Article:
- I bought a washer because of what the salesperson said it would do. It doesn’t. Do I have any legal recourse?
- Where do I find the warranty for a product I want to purchase online or through a mail order company?
Q: Are there any basic requirements of the Warranty Act?
- A:Yes. Written warranties must:
- Be noted as either “full” or “limited”
- State certain specified information about the coverage of your warranty in a single, clear, and easy-to-read document
- Be available where the warranted consumer products are sold, so that consumers can read them before buying
Q: Does a manufacturer have to warranty their products?
- A:The Warranty Act doesn’t require any manufacturer to provide a written warranty, but allows manufacturers to determine whether to warrant their products in writing. Once a manufacturer decides to offer a written warranty on a consumer product, however, it must comply with the Warranty Act.
Q: Does the Warranty Act apply to an oral warranty?
- A:No. Only written warranties are covered.
Q: Does the Warranty Act apply to products purchased for commercial purposes?
- A:The Warranty Act doesn’t apply to warranties on products sold for resale or for commercial purposes. The Act covers only warranties on consumer products. This means that only warranties on tangible property normally used for personal, family or household purposes are covered.
Q: Does the Warranty Act apply to warranties on services?
- A:No. Only warranties on goods are covered. However, if the manufacturer’s warranty covers both the parts provided for a repair and the workmanship in making that repair, the Warranty Act applies.
Q: How does a service contract work with a warranty?
- A:A service contract is an optional agreement for product service that customers sometimes buy. It provides additional protection beyond what the warranty offers on the product. Service contracts are similar to warranties in that both concern service for a product. However, there are differences between warranties and service contracts.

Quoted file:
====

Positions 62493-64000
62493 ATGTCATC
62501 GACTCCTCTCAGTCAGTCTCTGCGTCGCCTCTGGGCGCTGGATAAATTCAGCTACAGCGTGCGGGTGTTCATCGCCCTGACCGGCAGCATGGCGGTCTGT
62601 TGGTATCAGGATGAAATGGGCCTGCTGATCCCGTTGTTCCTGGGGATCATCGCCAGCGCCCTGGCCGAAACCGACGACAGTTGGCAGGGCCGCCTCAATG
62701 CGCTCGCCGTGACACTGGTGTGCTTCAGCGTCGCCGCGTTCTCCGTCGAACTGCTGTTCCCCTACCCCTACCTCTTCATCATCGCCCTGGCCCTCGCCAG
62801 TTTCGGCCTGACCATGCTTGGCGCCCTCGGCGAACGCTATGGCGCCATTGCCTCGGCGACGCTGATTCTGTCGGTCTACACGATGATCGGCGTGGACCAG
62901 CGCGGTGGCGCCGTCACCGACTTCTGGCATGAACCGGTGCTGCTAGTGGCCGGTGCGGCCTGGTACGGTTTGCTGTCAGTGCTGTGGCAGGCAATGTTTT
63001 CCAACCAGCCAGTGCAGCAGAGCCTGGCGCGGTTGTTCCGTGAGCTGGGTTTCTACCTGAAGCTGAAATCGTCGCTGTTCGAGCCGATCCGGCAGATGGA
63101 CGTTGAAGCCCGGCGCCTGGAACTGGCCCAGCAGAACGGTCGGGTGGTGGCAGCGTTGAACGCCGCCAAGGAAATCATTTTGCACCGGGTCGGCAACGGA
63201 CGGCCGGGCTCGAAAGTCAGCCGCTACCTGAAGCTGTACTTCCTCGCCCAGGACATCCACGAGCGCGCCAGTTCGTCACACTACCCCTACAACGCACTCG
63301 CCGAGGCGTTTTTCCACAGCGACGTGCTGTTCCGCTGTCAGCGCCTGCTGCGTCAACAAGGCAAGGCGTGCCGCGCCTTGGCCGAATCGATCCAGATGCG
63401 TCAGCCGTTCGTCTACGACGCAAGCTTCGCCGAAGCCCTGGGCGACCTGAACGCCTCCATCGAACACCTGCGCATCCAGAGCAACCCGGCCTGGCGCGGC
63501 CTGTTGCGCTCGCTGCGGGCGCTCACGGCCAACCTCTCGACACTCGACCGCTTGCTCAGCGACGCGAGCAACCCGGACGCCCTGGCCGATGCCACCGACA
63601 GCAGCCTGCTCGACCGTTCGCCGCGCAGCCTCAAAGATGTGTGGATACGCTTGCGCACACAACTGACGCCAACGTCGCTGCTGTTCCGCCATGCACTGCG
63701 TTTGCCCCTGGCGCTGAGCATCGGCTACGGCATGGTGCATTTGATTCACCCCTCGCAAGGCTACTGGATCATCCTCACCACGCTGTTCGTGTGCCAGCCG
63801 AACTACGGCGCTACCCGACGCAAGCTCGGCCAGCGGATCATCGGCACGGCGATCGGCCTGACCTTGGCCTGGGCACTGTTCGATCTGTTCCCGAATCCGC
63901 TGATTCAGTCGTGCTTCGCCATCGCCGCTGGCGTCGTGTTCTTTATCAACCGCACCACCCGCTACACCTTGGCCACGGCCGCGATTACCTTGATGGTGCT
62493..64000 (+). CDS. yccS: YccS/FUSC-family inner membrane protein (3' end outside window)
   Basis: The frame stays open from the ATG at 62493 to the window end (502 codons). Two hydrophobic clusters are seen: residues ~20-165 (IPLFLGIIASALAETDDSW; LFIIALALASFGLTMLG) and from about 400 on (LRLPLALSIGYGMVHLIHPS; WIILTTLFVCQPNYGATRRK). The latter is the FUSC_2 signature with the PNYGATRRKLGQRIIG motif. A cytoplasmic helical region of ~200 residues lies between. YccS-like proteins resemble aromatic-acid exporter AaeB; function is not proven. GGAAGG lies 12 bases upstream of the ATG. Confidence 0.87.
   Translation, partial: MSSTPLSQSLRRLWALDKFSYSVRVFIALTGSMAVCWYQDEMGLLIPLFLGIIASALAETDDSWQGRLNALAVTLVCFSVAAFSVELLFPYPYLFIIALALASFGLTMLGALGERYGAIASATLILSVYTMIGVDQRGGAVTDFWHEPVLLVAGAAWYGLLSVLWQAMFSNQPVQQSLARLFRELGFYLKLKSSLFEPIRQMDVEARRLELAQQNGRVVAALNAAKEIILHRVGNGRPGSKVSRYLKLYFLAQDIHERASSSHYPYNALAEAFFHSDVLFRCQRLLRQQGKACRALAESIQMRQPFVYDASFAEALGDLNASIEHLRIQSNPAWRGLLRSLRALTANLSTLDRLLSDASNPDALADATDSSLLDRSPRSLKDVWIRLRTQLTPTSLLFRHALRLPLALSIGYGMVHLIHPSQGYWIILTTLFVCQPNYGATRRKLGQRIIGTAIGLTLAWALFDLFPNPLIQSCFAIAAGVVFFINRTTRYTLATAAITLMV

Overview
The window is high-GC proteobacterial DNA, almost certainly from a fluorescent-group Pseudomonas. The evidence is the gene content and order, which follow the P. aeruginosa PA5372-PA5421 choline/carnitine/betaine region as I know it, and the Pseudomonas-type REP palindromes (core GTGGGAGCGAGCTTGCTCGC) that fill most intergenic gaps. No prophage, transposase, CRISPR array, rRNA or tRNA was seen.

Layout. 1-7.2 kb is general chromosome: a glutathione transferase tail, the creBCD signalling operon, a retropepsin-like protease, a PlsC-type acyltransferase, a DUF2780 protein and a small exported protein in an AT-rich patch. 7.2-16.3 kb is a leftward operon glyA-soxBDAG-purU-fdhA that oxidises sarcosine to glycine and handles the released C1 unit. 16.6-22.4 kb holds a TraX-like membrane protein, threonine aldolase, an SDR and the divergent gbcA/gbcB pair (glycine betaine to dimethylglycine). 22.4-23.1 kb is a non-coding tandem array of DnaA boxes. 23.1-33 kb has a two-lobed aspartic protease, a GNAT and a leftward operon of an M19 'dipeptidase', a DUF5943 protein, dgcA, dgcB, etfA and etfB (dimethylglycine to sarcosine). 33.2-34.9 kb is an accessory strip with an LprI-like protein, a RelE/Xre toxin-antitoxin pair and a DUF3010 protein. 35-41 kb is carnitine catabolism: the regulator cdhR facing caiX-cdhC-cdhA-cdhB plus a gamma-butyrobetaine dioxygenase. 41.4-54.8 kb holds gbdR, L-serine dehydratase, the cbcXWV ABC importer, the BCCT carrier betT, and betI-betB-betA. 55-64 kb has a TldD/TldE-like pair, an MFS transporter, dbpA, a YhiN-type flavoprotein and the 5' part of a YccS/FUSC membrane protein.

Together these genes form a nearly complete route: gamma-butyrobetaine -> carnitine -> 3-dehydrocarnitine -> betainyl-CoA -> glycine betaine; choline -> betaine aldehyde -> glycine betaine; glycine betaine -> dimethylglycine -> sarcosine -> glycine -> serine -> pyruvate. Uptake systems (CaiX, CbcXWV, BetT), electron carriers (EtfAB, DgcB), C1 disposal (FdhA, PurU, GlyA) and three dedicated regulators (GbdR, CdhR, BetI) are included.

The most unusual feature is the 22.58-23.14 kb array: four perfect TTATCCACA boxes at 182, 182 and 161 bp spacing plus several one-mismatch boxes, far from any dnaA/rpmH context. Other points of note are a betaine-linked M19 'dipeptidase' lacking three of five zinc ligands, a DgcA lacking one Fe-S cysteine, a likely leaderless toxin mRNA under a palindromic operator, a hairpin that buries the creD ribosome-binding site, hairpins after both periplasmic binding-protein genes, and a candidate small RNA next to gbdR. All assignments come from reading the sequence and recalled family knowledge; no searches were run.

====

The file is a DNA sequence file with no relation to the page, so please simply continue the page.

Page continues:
Warranties come with a product and are included in the purchase price. In the language of the Magnuson-Moss Warranty Act, warranties are “part of the basis of the bargain.” Service contracts, on the other hand, are agreements that are separate from the contract or sale of the product. They are separate either because they are made some time after the sale of the product, or because they cost the customer a fee beyond the purchase price of the product.
If a manufacturer offers a service contract, the Act requires the manufacturer to conspicuously list all terms and conditions in simple and readily understood language. However, unlike warranties, service contracts are not required to be titled “full” or “limited,’ or to contain the special standard disclosures. In fact, using warranty disclosures in service contracts could confuse customers about whether the agreement is a warranty or a service contract.
Q: I bought a washer because of what the salesperson said it would do. It doesn’t. Do I have any legal recourse?
- A:The implied warranty of fitness for a particular purpose is a promise that the law says you, as a seller, make when your customer relies on your advice that a product can be used for some specific purpose. For example, suppose you are an appliance retailer and a customer asks for a clothes washer that can handle 15 pounds of laundry at a time. If you recommend a particular model, and the customer buys that model on the strength of your recommendation, the law says that you have made a warranty of fitness for a particular purpose. If the model you recommended proves unable to handle 15-pound loads, even though it may effectively wash 10-pound loads, you’ve breached your warranty of fitness for a particular purpose.
Q: I feel the product I purchased is wearing out prematurely. Isn’t this covered under my warranty?
- A:Implied warranties are promises about the condition of products at the time they’re sold, but they don’t assure that a product will last for any specific length of time. (The normal durability of a product is, of course, one aspect of a product’s merchantability or its fitness for a particular purpose.)
Nor does the law say that everything that can possibly go wrong with a product falls within the scope of implied warranties. For example, implied warranties don’t cover problems such as those caused by:
- Ordinary wear
- Failure to follow directions
- Improper maintenance
Q: If a product doesn’t perform as anticipated, is it covered by any type of warranty?
- A:The implied warranty of merchantability is a merchant’s basic promise that the goods sold will do what they are supposed to do and that there is nothing significantly wrong with them. In other words, it is an implied promise that the goods are fit to be sold.